The union leaflets handed out Wednesday at the gates of Newport News Shipbuilding put the current labor talks in perspective.
"Well, the first weeks of contract negotiations have been short on drama (a good thing)," the first sentence reads.
So it goes as negotiators for United Steelworkers Local 8888 seek a new deal with the Newport News shipyard, a division of Huntington Ingalls Industries and Virginia's largest industrial employer. The current contract expires July 9.
The talks come at a pivotal time. Preceding months have seen two waves of layoffs at the yard, followed by a ramp-up in hiring. President Donald Trump and Vice President Mike Pence have visited. Ambitious plans are in the works to expand the Navy fleet, which would include more submarines and another aircraft carrier, both products of the Newport News yard.
The leadership of the company is in transition. Matt Mulherin is retiring as shipyard president, and Jennifer Boykin will take over July 1.
Contract talks, which began last month, have so far focused on noneconomic issues, said Dwight Kirk, a union spokesman. Talks are expected to shift to more substantive topics in the next week or so.
In the weeks leading up to formal negotiations, there had been discussions about extending the current contract. The company, which normally does not comment on labor negotiations, issued an April update on its Facebook page that disclosed details of competing proposals.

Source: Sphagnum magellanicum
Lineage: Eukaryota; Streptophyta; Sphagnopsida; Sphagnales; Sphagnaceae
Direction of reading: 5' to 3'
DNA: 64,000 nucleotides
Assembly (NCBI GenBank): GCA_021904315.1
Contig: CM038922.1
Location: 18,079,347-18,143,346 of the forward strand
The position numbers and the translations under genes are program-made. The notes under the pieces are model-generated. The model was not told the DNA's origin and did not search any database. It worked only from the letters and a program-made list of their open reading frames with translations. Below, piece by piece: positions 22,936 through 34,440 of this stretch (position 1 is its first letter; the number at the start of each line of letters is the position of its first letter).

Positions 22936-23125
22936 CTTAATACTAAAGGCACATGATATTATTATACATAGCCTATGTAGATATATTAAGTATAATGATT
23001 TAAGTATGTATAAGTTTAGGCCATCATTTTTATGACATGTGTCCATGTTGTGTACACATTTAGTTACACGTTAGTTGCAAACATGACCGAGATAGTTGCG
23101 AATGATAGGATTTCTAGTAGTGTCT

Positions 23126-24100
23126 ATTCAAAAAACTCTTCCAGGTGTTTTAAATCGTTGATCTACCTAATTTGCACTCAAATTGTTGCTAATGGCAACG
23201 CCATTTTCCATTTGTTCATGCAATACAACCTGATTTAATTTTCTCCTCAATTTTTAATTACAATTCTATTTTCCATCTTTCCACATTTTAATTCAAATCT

The union proposal would have extended the current contract for 15 months, paid a ratification bonus of $2,000 to all employees and provided a 3.5 percent general wage increase in July. The company's offer would have extended the current agreement 18 months with a ratification bonus of $1,500 and a 2.8 percent general wage increase in March 2018.
Unable to agree on the terms of an extension, the focus is now on a new deal.
As talks progress, Kirk said two major issues will be on the table besides compensation. One is health insurance.
"We want to make sure there is fairness," he said. "We don't want to pay for the uncertainty in the marketplace. We want to make sure our folks are protected, and we will resist any type of cost-shifting."
Another important issue is pensions, especially for longtime shipbuilders nearing the end of their careers.
Both sides had proposed financial incentives for members with at least 15 years of continuous service to retire or terminate their employment.
Union President Arnold Outlaw addressed additional concerns when he spoke at HII's annual shareholders meeting in May.
For the company to recruit and keep skilled workers, "it must recognize the needs of a new generation of workers and the demands of shift-work for women and families with children," he said, according to a prepared statement.
He also mentioned employee health care contributions, which he said have significantly increased during the last five years.
Down at the 46th Street Gate, union Vice President Charles Spivey was busy handing out leaflets and union buttons prior to the mid-afternoon shift change.
"I believe it's going to go well," he said. "Hopefully it goes well. We want to bargain in good faith."